Chicken sandwiches remain the star of inflation-era menu



  • Despite rising poultry prices, stores are betting millions of dollars in research and advertising on the meal

Whatever you come in hoping to eat, restaurants want it to be chicken.

Big chains are advertising it, cooking up new flavors and pushing poultry hard at the register in these inflationary times. Restaurant owners say they can often make more profit per order on white meat than beef. And consumers are still buying up crispy chicken sandwiches, industry data show.

Panera Bread, Popeyes Louisiana Kitchen and other chains have added new chicken sandwiches to their menus in recent months to attract consumers. KFC, Wendy’s Co. and Burger King have each spent tens of millions of dollars advertising their chicken sandwiches on national television this year, according to ad-measurement firm Inc. McDonald’s Corp. and other chain executives have pointed to poultry items as a means to boost sales among U.S. consumers.

Panera Chief Executive Niren Chaudhary said introducing the chain’s first chicken-breast sandwiches in March helped attract more men looking for a substantial meal than the company has traditionally attracted, and the items are now the chain’s most popular sandwiches.

“The chicken-sandwich category is very crowded but there was room, definitely," Mr. Chaudhary said.

Big U.S. fast-food chains charged between roughly $1 and $7 for breaded chicken sandwiches earlier this year, according to market-research firm NPD Group.

Carolina Gomez, a 22-year-old salon receptionist from San Antonio, said she eats chicken sandwiches more than burgers, pizza or other types of fast food because she likes the variety of flavors and quality of options. Ms. Gomez says she buys one from McDonald’s when she is trying to save money and opts for sandwiches from independent restaurants when she is looking for something different. She fell for Popeyes after its spicy sandwich debut in 2019.

“Chicken sandwiches can cater to almost everyone," she said.

U.S. consumers spent $2.4 billion on breaded chicken sandwiches in the June quarter, according to NPD. The research firm said fast-food chains dished up 678 million chicken-sandwich servings during the period, up 3% from the previous three months.

Industry-research firm Technomic Inc. said 138 restaurant companies and convenience stores introduced chicken-sandwich specials in the first half of this year, while 111 chains rolled out specialty-burger promotions.

Some chicken suppliers are benefiting as a result, reporting rising profit margins for the first half of this year. Despite boneless, skinless breast-meat prices nearly tripling since the start of 2021, demand from restaurants has stayed hot in recent months. Pilgrim’s Pride Corp., the second-largest poultry company by volume, said last week that the appetite for chicken helped it post a $643 million profit for the first six months of this year, compared with a $66 million loss the same period a year earlier.

Investors and Wall Street analysts are bullish on continued demand for chicken. Shares of Pilgrim’s Pride are up more than 40% over the past 12 months.

Labor shortages in meat plants and continued problems hatching chicks among top poultry companies have constrained chicken supplies, pushing prices higher, according to executives and analysts.

“The chicken-sandwich wars continue to drive demand," said Diana Souder, a spokeswoman for poultry processor Perdue Farms Inc. During periods of high inflation, consumers often trade down to chicken from pricier meat options, including beef, she added.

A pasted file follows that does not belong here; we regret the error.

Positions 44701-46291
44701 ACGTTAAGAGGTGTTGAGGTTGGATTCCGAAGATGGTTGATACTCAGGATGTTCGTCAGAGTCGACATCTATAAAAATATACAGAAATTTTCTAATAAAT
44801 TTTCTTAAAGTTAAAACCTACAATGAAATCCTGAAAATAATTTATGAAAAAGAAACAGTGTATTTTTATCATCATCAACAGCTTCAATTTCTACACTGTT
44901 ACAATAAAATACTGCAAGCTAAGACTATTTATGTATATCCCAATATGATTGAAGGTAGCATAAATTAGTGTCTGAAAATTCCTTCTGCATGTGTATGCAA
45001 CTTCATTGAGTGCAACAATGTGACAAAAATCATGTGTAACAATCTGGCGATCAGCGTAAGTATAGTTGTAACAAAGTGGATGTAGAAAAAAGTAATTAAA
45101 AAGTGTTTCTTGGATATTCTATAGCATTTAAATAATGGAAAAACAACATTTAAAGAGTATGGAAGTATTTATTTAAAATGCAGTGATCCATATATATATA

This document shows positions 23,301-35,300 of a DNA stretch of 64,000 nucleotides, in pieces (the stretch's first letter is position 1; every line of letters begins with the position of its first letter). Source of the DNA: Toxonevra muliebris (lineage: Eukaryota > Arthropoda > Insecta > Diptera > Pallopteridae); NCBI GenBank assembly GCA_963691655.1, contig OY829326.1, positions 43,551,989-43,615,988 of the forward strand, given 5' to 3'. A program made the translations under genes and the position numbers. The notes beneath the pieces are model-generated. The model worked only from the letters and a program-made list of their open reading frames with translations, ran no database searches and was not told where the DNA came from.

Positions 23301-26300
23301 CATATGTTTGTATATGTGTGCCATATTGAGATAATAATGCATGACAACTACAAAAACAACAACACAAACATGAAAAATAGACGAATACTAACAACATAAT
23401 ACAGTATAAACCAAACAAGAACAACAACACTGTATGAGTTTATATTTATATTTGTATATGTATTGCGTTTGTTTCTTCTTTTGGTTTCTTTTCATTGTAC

After recovering from the economic shock of the Covid-19 pandemic, restaurants have been bringing more requests to processors to help develop chicken-sandwich ideas, said David Bray, head of poultry at Tyson Foods Inc., the largest U.S. chicken supplier.

For example, poultry processors might develop a spicier sandwich or tweak the appearance so customers can see the flakes of pepper in the breading to stand out, some industry officials say.

Some chains are discovering that merely offering a chicken-sandwich option doesn’t guarantee success.

Starbucks Corp. stopped selling a new breakfast chicken sandwich over quality concerns roughly a week after the item made its national debut. Some baristas said the middle of the sandwich was cold even after the fully cooked product was heated up, resulting in complaints. The company told employees in a notice in July to throw out existing sandwiches and warned that restaurants would have temporary shortages of new ones. The company voluntarily decided to yank the sandwiches and the quality concerns wouldn’t have led to foodborne illness, Starbucks said.

Burger King executives hoped a hand-breaded chicken sandwich introduced last year would help attract higher-income customers, but some franchisees said the new offering, called the Ch’King, hadn’t generated much more sales than the chain’s existing chicken sandwich—and was laborious to make. The company has since put its entire chicken menu under review, said José Cil, chief executive of Burger King parent Restaurant Brands International Inc.

Restaurants also are testing their customers’ love for their chicken sandwiches as they raise prices for them. Big chain fast-food restaurants increased the prices of breaded chicken-sandwich items by 5% on average in June versus the same month a year earlier, according to NPD Group.

Popeyes bumped up the price of its sandwich to $4.49 from $3.99 this year, though the company said it remained one of the lowest-priced options on the market. Chicken costs have risen for the chain and hit a 20-year high earlier this year, said Popeyes President Sami Siddiqui.

“It is the No. 1 topic on all of our franchisees’ minds right now," he said.

This story has been published from a wire agency feed without modifications to the text

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